Evolutionary Theory and the Older Dad
by Corey Whelan
Posted on December 7, 2009
According to Wikipedia, evolution is defined as a "slow change in groups of living things over time". One of the tenets of evolutionary theory is that people should actually die of old age once their reproductive lives are complete, at around age 55. It has, however, been speculated by scientists that the ability of some men to reproduce well past that age may actually be of benefit to our species. This is because natural selection fights off life shortening mutations until we are finished reproducing. The benefits of grandparenting aside, we are left to wonder if this is good news or bad for men who wish to become dads later on in life.
According to Dr. Harry Fisch, New York based urologist and author of the book "The Male Biological Clock", "Male fertility declines with aging. Among women 35 and older, those whose male partners were 45 and beyond took five times longer to conceive than those whose partners were 25 or younger".
Clearly, the phenomena of the male biological clock is real.
Dr. Fisch goes on to state that "women eventually reach menopause (and can no longer reproduce), but men manufacture sperm throughout their lifetime. That is why you often see men fathering children at an older age."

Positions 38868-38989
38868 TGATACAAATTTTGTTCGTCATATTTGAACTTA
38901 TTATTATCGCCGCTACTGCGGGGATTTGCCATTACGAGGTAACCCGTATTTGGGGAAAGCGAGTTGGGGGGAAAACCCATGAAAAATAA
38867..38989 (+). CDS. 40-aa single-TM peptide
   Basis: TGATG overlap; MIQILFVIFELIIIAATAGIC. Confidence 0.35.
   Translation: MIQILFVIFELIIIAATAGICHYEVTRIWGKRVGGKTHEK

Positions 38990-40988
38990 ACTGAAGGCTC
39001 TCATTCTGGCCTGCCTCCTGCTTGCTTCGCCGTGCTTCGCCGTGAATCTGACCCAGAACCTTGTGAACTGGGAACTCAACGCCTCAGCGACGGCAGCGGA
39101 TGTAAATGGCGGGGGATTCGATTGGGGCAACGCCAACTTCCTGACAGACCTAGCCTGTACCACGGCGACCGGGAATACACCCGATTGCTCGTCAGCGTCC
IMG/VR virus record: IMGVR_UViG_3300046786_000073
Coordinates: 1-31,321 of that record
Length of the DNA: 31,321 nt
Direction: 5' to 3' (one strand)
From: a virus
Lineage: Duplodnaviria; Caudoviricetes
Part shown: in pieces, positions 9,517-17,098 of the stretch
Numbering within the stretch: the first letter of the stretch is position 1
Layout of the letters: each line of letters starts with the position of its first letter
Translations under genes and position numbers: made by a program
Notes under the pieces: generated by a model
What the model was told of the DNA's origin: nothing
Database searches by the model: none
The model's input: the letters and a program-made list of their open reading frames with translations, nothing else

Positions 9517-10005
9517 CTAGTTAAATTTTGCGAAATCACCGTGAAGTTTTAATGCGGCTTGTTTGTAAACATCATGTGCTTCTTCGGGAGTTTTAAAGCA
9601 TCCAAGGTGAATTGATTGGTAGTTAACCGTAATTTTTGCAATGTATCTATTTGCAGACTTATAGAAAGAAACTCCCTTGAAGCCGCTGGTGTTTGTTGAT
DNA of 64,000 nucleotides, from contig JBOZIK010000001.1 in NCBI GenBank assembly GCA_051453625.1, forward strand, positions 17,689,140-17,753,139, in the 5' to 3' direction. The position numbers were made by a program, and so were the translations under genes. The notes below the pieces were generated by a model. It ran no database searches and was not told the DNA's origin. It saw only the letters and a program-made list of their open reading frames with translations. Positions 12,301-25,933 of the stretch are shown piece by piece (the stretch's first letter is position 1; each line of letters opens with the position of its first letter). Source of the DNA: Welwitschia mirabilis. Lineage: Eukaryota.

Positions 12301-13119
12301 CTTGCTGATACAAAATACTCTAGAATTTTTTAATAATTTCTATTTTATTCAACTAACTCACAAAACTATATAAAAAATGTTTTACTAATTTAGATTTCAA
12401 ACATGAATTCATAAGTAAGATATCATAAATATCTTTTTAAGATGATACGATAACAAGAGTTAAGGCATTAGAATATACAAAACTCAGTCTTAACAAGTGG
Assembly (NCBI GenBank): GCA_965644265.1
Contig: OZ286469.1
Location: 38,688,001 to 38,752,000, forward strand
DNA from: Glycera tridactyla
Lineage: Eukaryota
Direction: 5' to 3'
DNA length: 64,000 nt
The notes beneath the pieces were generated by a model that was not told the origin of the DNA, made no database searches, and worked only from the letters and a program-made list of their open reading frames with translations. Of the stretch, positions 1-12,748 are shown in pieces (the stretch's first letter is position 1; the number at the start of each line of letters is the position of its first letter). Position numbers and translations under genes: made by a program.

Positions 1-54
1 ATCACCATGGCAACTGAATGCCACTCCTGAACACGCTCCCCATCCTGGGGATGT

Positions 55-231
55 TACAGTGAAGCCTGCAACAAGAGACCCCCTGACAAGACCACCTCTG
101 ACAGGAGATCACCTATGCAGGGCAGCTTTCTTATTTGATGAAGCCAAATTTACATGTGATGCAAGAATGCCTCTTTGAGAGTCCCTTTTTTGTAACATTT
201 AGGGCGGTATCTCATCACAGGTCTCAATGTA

Is this evolution at work? And more importantly, what does this mean to you, if you are considering your own family building plans? Despite the fact that many men will have the physical ability to father children into later life, is it a good idea for you?
Multiple studies have shown decreased IQ rates, as well as significantly increased levels of autism, schizophrenia, birth defects and bi polar disorder among children whose fathers were over the age of 40 at the time of conception, with the most significant changes being documented in the offspring of men who fathered them over the age of 55. It is currently theorized that sperm mutations are the culprits causing these conditions to occur. While this by no means indicates that all children of older fathers will be so inflicted, statistically up to 37% of many documented cases of bi polar disorder and developmental delays may be attributed to advanced paternal age, at least in part.
With improved health care and good nutrition we as a society are getting younger all the time, and that's very good news. However, men of advanced age should consider a sit down with a reproductive specialist prior to becoming dads, whether they are considering fatherhood for the first time or the tenth. Discuss your genetic history with your physician, particularly if schizophrenia or bipolar disorder is part of your family tree. Weigh the pros and cons as they pertain to your individual situation, so that you can go forward and feel comfortable in your own personal family building decisions.
Photo courtesy of Max Miceli